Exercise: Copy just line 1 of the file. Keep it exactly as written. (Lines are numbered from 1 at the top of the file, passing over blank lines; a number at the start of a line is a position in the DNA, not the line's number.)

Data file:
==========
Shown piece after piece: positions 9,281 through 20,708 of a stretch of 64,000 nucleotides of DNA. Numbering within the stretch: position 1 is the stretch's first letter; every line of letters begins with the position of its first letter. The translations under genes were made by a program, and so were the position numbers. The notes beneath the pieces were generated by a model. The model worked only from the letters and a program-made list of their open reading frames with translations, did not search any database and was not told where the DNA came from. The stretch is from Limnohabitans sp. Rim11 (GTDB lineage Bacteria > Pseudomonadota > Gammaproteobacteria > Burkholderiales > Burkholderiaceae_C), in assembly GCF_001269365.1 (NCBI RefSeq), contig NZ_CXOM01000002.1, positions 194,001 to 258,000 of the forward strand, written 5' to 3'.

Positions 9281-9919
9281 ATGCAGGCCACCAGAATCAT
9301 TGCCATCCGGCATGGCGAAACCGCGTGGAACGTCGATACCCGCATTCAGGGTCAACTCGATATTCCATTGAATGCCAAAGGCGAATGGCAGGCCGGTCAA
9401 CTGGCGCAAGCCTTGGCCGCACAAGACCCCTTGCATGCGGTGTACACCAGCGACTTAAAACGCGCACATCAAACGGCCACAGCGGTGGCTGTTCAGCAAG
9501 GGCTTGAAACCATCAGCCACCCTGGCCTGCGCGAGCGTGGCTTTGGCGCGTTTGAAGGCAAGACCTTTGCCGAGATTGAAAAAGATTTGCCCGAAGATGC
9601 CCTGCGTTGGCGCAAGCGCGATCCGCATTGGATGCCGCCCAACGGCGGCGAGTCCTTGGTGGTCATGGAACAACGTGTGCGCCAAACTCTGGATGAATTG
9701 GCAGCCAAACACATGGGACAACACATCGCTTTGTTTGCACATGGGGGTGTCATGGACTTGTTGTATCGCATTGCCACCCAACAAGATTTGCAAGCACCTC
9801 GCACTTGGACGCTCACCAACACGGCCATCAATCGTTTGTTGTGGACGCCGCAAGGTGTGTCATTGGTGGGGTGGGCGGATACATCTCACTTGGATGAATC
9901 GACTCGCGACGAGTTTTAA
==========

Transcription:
Shown piece after piece: positions 9,281 through 20,708 of a stretch of 64,000 nucleotides of DNA. Numbering within the stretch: position 1 is the stretch's first letter; every line of letters begins with the position of its first letter. The translations under genes were made by a program, and so were the position numbers. The notes beneath the pieces were generated by a model. The model worked only from the letters and a program-made list of their open reading frames with translations, did not search any database and was not told where the DNA came from. The stretch is from Limnohabitans sp. Rim11 (GTDB lineage Bacteria > Pseudomonadota > Gammaproteobacteria > Burkholderiales > Burkholderiaceae_C), in assembly GCF_001269365.1 (NCBI RefSeq), contig NZ_CXOM01000002.1, positions 194,001 to 258,000 of the forward strand, written 5' to 3'.